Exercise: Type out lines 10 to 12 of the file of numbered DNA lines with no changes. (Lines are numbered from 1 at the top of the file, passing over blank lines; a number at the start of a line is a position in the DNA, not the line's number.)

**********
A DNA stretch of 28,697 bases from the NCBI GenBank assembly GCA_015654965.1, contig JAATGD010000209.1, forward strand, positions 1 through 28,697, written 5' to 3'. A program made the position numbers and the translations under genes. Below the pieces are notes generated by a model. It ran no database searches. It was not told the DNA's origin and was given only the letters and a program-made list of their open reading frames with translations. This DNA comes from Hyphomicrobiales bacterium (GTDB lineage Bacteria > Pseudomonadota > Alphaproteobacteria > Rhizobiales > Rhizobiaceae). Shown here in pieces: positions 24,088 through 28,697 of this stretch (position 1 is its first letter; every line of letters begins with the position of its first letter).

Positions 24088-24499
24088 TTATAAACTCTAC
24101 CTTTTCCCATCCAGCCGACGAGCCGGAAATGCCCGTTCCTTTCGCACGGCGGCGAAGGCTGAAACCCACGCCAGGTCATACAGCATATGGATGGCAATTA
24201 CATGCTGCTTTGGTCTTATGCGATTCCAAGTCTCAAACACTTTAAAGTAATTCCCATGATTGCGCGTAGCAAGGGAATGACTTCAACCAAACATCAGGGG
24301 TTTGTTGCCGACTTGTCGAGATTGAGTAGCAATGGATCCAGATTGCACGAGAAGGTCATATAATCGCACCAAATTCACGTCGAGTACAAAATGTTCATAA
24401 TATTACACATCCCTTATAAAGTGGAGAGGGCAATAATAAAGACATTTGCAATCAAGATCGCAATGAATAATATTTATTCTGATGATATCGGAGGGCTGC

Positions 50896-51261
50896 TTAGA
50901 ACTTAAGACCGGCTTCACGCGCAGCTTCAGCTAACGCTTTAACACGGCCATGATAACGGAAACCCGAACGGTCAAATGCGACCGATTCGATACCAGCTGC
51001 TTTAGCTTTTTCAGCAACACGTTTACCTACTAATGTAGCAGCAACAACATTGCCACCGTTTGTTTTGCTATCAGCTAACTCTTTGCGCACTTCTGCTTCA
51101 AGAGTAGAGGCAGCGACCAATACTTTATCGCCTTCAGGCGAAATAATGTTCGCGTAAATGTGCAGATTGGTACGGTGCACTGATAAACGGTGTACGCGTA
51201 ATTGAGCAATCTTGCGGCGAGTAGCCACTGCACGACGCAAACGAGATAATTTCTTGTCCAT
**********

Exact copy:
50901 ACTTAAGACCGGCTTCACGCGCAGCTTCAGCTAACGCTTTAACACGGCCATGATAACGGAAACCCGAACGGTCAAATGCGACCGATTCGATACCAGCTGC
51001 TTTAGCTTTTTCAGCAACACGTTTACCTACTAATGTAGCAGCAACAACATTGCCACCGTTTGTTTTGCTATCAGCTAACTCTTTGCGCACTTCTGCTTCA
51101 AGAGTAGAGGCAGCGACCAATACTTTATCGCCTTCAGGCGAAATAATGTTCGCGTAAATGTGCAGATTGGTACGGTGCACTGATAAACGGTGTACGCGTA